1Theoretical Biology and Biophysics, MS-K710, Los Alamos National Laboratory, Los Alamos, NM, 87545, USA.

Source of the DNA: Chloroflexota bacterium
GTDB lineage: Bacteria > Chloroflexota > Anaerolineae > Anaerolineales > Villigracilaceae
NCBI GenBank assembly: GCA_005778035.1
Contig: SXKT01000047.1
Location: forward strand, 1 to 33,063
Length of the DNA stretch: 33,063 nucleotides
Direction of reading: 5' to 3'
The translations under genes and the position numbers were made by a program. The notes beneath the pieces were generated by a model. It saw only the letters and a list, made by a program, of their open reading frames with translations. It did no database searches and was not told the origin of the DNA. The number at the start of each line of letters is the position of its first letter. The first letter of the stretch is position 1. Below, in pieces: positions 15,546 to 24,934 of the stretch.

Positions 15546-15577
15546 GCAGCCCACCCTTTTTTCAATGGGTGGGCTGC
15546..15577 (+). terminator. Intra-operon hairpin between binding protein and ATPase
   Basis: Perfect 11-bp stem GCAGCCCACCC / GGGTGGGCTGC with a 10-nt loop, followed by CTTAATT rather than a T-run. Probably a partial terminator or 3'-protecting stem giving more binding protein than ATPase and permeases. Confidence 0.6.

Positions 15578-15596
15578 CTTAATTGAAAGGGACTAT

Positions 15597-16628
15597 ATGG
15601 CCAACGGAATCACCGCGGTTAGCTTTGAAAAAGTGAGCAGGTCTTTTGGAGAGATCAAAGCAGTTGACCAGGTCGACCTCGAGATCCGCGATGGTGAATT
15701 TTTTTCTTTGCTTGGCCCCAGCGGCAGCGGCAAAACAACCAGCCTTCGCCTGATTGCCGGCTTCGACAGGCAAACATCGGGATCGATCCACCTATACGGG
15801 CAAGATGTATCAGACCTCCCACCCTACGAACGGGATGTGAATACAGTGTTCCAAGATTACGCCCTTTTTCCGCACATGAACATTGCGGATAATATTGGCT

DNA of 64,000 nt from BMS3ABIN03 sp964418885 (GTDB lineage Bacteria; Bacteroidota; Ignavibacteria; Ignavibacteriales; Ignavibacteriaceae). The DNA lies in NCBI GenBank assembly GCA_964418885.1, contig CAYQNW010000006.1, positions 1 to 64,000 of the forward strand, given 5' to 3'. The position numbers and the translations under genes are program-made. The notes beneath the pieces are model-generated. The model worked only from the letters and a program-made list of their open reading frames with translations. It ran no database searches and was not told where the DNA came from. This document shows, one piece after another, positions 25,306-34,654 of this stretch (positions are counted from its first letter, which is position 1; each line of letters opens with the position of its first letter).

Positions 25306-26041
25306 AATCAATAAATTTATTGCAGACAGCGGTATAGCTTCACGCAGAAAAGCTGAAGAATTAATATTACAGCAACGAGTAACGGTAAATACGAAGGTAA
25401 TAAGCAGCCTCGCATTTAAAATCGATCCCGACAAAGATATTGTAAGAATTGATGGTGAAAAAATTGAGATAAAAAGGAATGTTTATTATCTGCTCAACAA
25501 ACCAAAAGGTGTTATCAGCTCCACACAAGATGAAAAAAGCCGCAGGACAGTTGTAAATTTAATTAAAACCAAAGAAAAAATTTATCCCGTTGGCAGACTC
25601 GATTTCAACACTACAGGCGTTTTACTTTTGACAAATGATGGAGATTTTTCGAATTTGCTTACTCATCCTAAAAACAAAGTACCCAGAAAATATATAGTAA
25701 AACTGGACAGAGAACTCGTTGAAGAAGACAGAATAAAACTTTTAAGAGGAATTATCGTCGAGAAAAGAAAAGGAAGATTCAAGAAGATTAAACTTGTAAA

Viral kinetic (VK) modeling has led to increased understanding of the within host dynamics of viral infections and the effects of therapy. Here we review recent developments in the modeling of viral infection kinetics with emphasis on two infectious diseases: hepatitis C and influenza. We review how VK modeling has evolved from simple models of viral infections treated with a drug or drug cocktail with an assumed constant effectiveness to models that incorporate drug pharmacokinetics and pharmacodynamics, as well as phenomenological models that simply assume drugs have time varying-effectiveness. We also discuss multiscale models that include intracellular events in viral replication, models of drug-resistance, models that include innate and adaptive immune responses and models that incorporate cell-to-cell spread of infection. Overall, VK modeling has provided new insights into the understanding of the disease progression and the modes of action of several drugs. We expect that VK modeling will be increasingly used in the coming years to optimize drug regimens in order to improve therapeutic outcomes and treatment tolerability for infectious diseases.